I wasn't overly psyched to try out the sequel to Radical Entertainment's 2009 hit [Prototype]. It was a fine game with an interesting premise and some good action. Nonetheless, I was willing to step up and see how the series had grown for the sequel.
The first [Prototype] was an open-world action game centered around a lead character, Alex Mercer, a super-powered amnesiac in a New York City in the middle of a zombie infection brought on by a biological weapon explosion. There was plenty of hacking and slashing, free running, and Stuff Blowing Up around the city. It was all good, mindless fun. Nothing that stuck with you but still a worth twelve to fifteen hours of your time.
On the technical front, [Prototype 2] has all the improvements you'd expect. The visuals are sharper, it looks and sounds great, everything blows up nicely. The lead character switched from Alex Mercer to soldier James Heller, which is not altogether surprising given the revelations of the first game. There's also the usual RPG elements and character building. However, the game industry's habit of streamlining everything to make it easier and more accessible is readily apparent.
The first game gave you an entire city to play around in, but [Prototype 2] takes place in three much smaller zones entirely separate from each other. They jettisoned the first game's "Web Of Intriuge," a non-linear storytelling device revealing plot and character details by "eating" marked passersby, for generic collectibles in the form of black boxes and brief mini-games like Field Ops and underground lairs. The collectibles don't really add a lot of additional playtime and they're gimped by the game providing a GPS ping in your world map and alerts you whenever you get close. Fortunately, [P2] retains the mini-games from the first game and adds a leaderboard to track your friends' progress.
The biggest addition to the sequel are side missions called "//Blacknet Dossiers." They all work roughly the same way: consume a marked target to start a mission with a small, rotating number of objectives. Completing them rewards you with a power boost. They aren't particularly interesting and usually just feature the same tasks: checkpoint runs, destroy this base, consume that person. It extends gameplay by a couple hours but doesn't add much in the way of fun.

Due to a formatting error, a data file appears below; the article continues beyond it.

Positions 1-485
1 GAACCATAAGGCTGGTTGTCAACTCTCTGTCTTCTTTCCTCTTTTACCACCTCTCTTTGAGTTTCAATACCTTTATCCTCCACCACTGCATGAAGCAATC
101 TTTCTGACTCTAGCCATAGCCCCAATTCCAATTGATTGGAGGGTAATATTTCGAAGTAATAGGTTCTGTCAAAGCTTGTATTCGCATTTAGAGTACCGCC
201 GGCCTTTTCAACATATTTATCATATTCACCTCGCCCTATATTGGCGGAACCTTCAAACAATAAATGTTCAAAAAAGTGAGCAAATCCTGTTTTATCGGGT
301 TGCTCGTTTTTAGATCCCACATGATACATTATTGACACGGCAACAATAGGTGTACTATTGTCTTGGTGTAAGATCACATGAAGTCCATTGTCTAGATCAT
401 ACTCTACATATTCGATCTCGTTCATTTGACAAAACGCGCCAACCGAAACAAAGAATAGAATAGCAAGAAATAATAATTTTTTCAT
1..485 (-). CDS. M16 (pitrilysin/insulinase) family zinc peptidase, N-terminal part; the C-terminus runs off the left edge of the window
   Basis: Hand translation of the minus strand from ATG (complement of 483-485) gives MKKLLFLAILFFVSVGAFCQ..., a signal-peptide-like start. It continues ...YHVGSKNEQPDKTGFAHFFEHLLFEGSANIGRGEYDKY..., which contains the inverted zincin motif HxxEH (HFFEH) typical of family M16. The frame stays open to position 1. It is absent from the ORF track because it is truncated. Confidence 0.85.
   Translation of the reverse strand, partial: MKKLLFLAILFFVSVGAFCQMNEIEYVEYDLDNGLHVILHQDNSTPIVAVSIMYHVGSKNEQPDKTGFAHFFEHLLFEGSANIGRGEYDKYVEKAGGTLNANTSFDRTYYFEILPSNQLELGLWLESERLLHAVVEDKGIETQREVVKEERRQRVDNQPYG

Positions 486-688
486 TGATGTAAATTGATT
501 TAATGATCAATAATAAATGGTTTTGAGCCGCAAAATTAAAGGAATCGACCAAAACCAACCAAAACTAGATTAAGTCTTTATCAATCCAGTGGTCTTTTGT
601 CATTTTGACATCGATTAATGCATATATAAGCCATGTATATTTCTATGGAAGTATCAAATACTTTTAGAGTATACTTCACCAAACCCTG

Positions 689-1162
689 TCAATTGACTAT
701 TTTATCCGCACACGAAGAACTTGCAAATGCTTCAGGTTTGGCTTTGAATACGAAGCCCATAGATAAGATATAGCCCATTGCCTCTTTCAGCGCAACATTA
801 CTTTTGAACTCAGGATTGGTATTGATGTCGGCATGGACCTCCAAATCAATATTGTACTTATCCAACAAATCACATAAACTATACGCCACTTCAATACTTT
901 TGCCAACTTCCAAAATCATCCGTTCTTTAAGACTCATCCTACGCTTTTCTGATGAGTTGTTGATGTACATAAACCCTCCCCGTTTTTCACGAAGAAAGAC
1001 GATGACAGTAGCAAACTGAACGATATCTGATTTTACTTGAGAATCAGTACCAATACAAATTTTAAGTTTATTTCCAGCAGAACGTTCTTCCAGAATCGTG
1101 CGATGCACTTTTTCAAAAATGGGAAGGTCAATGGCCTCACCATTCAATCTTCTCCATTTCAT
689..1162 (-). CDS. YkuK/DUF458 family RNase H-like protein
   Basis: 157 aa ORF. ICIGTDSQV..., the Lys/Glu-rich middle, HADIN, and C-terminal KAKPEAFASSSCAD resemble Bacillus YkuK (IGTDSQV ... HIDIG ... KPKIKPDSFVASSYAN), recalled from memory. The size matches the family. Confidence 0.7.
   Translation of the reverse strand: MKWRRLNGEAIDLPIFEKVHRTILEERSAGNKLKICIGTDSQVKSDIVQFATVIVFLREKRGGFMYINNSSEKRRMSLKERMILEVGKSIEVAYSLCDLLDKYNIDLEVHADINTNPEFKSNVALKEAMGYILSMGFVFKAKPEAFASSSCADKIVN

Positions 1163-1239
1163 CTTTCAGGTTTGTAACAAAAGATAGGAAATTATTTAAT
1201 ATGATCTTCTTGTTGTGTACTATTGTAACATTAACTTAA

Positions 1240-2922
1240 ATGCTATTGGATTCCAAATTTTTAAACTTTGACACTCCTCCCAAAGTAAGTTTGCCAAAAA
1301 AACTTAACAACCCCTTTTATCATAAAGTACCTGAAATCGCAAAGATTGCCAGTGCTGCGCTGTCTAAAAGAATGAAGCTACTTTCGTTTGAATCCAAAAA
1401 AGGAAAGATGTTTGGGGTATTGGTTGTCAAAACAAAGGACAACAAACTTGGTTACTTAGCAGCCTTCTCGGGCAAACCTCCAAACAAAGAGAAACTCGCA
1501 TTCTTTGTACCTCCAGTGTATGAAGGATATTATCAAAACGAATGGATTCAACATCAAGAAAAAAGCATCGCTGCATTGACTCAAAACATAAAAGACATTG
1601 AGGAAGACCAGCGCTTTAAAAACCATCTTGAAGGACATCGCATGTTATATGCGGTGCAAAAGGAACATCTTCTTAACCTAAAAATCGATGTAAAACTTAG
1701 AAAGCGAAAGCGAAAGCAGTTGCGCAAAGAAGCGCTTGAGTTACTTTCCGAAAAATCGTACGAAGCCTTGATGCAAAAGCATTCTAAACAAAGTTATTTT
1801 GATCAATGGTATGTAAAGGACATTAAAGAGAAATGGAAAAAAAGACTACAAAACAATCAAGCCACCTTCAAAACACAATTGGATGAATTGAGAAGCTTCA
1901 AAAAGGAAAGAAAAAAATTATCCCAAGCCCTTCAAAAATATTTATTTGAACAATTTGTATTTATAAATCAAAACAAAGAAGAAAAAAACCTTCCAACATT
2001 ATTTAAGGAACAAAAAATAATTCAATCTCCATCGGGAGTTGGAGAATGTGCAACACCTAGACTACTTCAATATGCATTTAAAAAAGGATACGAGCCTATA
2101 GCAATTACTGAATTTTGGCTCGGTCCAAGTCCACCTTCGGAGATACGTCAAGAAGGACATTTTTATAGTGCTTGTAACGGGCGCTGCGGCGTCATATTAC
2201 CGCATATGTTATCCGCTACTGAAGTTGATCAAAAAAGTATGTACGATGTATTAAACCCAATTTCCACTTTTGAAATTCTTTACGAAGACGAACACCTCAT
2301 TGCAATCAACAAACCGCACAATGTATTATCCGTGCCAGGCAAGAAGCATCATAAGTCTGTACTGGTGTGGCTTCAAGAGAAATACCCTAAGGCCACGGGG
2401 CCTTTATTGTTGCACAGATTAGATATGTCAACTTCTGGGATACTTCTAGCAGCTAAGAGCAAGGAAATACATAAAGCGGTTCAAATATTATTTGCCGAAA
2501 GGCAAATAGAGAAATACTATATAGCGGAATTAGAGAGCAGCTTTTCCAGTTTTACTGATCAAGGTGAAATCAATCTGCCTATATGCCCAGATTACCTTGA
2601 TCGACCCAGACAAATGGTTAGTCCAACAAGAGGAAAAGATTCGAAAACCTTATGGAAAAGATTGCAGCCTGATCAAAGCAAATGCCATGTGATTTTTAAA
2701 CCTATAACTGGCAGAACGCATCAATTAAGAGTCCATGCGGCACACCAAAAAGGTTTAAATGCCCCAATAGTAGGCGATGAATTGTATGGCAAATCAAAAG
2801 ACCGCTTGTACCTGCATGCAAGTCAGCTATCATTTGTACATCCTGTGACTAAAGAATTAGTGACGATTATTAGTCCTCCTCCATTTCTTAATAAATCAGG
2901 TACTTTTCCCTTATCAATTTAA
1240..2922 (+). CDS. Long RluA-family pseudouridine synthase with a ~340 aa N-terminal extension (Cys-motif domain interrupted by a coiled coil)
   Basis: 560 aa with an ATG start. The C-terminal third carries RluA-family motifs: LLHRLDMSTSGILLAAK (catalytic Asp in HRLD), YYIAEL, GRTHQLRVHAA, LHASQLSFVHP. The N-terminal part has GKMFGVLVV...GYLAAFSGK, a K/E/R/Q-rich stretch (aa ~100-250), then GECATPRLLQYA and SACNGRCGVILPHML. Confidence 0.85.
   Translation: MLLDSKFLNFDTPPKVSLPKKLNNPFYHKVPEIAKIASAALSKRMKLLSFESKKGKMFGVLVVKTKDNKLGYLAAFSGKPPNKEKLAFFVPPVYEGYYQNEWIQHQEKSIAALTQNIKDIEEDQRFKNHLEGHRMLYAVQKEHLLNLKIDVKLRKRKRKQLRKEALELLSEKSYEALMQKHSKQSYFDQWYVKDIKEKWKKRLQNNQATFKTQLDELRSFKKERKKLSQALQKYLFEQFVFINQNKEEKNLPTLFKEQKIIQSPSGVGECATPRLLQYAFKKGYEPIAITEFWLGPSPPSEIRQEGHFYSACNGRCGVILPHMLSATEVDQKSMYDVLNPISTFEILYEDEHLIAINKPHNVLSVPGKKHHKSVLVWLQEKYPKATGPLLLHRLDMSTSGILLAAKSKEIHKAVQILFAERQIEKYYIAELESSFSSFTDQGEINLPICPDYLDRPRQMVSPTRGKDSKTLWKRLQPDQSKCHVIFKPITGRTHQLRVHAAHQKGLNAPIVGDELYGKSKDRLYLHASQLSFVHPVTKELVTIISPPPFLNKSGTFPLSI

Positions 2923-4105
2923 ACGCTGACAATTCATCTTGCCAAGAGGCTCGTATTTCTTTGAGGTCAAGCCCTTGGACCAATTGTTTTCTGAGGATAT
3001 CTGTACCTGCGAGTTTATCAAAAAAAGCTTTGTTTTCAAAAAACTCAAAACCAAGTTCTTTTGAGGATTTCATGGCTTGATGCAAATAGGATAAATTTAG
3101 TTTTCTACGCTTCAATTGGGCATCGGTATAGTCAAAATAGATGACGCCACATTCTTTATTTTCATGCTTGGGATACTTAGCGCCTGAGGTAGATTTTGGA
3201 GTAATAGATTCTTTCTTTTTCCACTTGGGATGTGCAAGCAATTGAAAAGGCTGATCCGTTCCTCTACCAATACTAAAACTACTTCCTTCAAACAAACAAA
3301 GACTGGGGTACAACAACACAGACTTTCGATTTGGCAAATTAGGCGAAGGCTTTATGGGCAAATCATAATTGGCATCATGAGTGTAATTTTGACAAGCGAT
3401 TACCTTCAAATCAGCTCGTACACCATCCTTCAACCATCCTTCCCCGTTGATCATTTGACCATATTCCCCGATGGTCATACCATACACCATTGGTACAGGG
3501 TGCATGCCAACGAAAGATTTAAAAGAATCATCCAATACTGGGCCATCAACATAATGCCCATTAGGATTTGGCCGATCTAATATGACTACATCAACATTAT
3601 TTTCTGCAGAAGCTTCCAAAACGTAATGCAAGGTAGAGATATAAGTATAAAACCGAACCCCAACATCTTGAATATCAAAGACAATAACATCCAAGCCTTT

If there's an issue with the game, it's not the gameplay. That's rock solid. At no point during playing it did I get frustrated that the game wasn't reacting the way it should or that something was broken. The issues start cropping up whenever someone talks.
Simply put, [Prototype 2] is really dumb. Almost insultingly dumb. Start with our new anti-hero, Heller: He is every video game protagonist cliche imaginable. He's a Big, Hyper-Masculine Soldier Avenging His Family's Murder. He doesn't Play By The Rules. He has his own Code Of Honor. He's On The Edge and Takes No Crap. He's Mean and Cynical but still has a Soft Spot For Kids. He's also Incredibly Boring.
By contrast, Alex Mercer, the anti-hero of the first game, was much more interesting. Co-written by long time comic book writer Paul Jenkins, it borrowed liberally from Alan Moore's re-interpretation of the Swamp Thing origin story. While Mercer himself was fairly bland, the story around him was surprisingly interesting. It wasn't without it's problems, sure, but it's a narrative issue in both games. You can't expect a gamer to kill hundreds and hundreds of people and then expect them to care about the fate of a stranger. One character even changes allegiances towards the end of the game and it's so ridiculous and nonsensical given your prior relationship that I actually face-palmed when it happened.
There's an acceptable level of stupidity you can expect in an action game. Sometimes it's even endearing. Gears Of War is a good example. It's an incredibly stupid, obvious, lunkheaded, openly manipulative story but it works because the gameplay is so goddamn smooth and the set pieces are so big that it doesn't matter. [P2] isn't as lucky. It lacks the big "Wow!" moments you need to forget how awful the story and the dialogue are.
The opening of the game has Heller talking to his wife in a cut-scene while he's out of the country on a mission. He implores her and their daughter to stay in New York despite the biological weapon outbreak that's happened because he'll be back in just a couple of days. Which is an incredibly stupid move that gets his wife and daughter killed. You might expect the game to even casually address a sense of guilt for his decision but... nope. That would require something beyond a surface level. The character of Kratos worked in God Of War because he was almost a mythological figure, the personification of rage. Heller just comes off like a complete asshole.
This attitude is systemic throughout the game's story and characters. It's aggressively, willfully dumb. Everyone is exactly who you expect them to be and the twists are telegraphed miles in advance. The soldiers, always men, are one-dimensional thugs and killers. The scientists and corporate types, almost entirely men, are completely immoral. Of course the game needs antagonists but there was ample opportunity for any kind of nuance that the game completely ignores. By the end of the game I wanted to start skipping the cut-scenes entirely and only held back because I knew I was going to write about it.
Maybe you don't need a story to like a game. In which case, [Prototype 2] should be right up your alley. However, if you want any entertainment out of your games outside of the gameplay, I just can't recommend it.